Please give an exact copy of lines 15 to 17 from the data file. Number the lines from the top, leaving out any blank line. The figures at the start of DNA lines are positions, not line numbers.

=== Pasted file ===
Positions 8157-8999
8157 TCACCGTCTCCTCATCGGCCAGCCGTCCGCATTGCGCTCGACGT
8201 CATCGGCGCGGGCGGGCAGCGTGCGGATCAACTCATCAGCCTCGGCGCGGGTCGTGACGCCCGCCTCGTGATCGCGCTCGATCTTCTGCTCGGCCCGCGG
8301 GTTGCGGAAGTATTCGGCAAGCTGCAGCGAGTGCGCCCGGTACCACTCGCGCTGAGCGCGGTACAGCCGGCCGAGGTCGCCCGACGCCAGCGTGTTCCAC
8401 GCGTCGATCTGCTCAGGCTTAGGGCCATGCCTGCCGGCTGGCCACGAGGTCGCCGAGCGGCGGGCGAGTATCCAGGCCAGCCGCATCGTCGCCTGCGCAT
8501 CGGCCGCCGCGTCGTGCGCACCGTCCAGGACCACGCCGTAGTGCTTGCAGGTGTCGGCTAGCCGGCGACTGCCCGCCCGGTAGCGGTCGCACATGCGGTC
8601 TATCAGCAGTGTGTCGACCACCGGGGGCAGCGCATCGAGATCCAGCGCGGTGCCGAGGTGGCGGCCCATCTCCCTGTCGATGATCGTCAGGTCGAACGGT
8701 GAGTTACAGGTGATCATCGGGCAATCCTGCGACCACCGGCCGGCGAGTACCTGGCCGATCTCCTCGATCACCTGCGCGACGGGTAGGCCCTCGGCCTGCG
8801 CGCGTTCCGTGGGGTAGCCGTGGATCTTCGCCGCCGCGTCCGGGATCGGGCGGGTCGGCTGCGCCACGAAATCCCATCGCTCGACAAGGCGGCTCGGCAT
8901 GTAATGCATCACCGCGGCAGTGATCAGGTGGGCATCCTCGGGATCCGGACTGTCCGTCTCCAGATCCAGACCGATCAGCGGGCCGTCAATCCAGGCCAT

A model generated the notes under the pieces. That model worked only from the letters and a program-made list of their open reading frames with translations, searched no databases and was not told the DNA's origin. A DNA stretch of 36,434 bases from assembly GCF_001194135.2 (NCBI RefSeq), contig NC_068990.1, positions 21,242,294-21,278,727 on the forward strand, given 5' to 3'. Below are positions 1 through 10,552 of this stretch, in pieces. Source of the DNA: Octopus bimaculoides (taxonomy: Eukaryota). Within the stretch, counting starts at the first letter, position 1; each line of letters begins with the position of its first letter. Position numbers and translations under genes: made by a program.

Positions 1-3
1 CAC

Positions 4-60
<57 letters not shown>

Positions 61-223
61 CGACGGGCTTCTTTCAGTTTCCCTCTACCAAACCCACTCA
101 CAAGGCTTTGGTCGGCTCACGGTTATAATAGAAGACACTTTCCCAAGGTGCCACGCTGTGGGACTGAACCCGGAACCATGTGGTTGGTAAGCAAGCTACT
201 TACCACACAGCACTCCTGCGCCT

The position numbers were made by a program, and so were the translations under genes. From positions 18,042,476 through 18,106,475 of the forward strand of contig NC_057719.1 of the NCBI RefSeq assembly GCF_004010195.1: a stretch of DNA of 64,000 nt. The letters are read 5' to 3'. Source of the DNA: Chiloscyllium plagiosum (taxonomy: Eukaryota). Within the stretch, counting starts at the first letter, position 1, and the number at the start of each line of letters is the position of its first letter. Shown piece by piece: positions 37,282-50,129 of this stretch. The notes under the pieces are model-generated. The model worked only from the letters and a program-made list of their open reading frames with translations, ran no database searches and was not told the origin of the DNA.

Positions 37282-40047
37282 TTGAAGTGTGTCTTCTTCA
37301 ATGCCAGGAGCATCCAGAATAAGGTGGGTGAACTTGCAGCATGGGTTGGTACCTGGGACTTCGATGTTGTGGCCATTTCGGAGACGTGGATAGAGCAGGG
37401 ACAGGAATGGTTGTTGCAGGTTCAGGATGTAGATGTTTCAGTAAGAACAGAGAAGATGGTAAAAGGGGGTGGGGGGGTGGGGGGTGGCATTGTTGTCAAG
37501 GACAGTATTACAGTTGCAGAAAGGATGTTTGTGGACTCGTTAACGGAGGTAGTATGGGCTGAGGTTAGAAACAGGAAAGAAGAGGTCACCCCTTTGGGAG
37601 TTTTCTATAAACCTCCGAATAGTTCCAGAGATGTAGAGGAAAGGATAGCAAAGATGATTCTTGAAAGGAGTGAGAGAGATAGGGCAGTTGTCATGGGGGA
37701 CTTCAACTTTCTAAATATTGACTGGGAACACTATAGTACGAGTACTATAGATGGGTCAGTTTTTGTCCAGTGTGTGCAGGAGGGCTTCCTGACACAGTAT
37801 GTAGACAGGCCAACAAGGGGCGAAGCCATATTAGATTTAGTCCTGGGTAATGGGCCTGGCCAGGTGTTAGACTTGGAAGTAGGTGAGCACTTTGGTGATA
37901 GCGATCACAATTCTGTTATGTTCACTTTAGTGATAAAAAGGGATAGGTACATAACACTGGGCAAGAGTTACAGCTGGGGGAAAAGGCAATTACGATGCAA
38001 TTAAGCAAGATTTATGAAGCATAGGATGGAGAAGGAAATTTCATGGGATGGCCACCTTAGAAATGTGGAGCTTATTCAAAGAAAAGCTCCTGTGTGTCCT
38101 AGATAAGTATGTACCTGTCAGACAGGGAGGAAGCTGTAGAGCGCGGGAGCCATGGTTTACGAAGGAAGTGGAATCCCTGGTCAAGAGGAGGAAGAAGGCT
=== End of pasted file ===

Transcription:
<57 letters not shown>

Positions 61-223
61 CGACGGGCTTCTTTCAGTTTCCCTCTACCAAACCCACTCA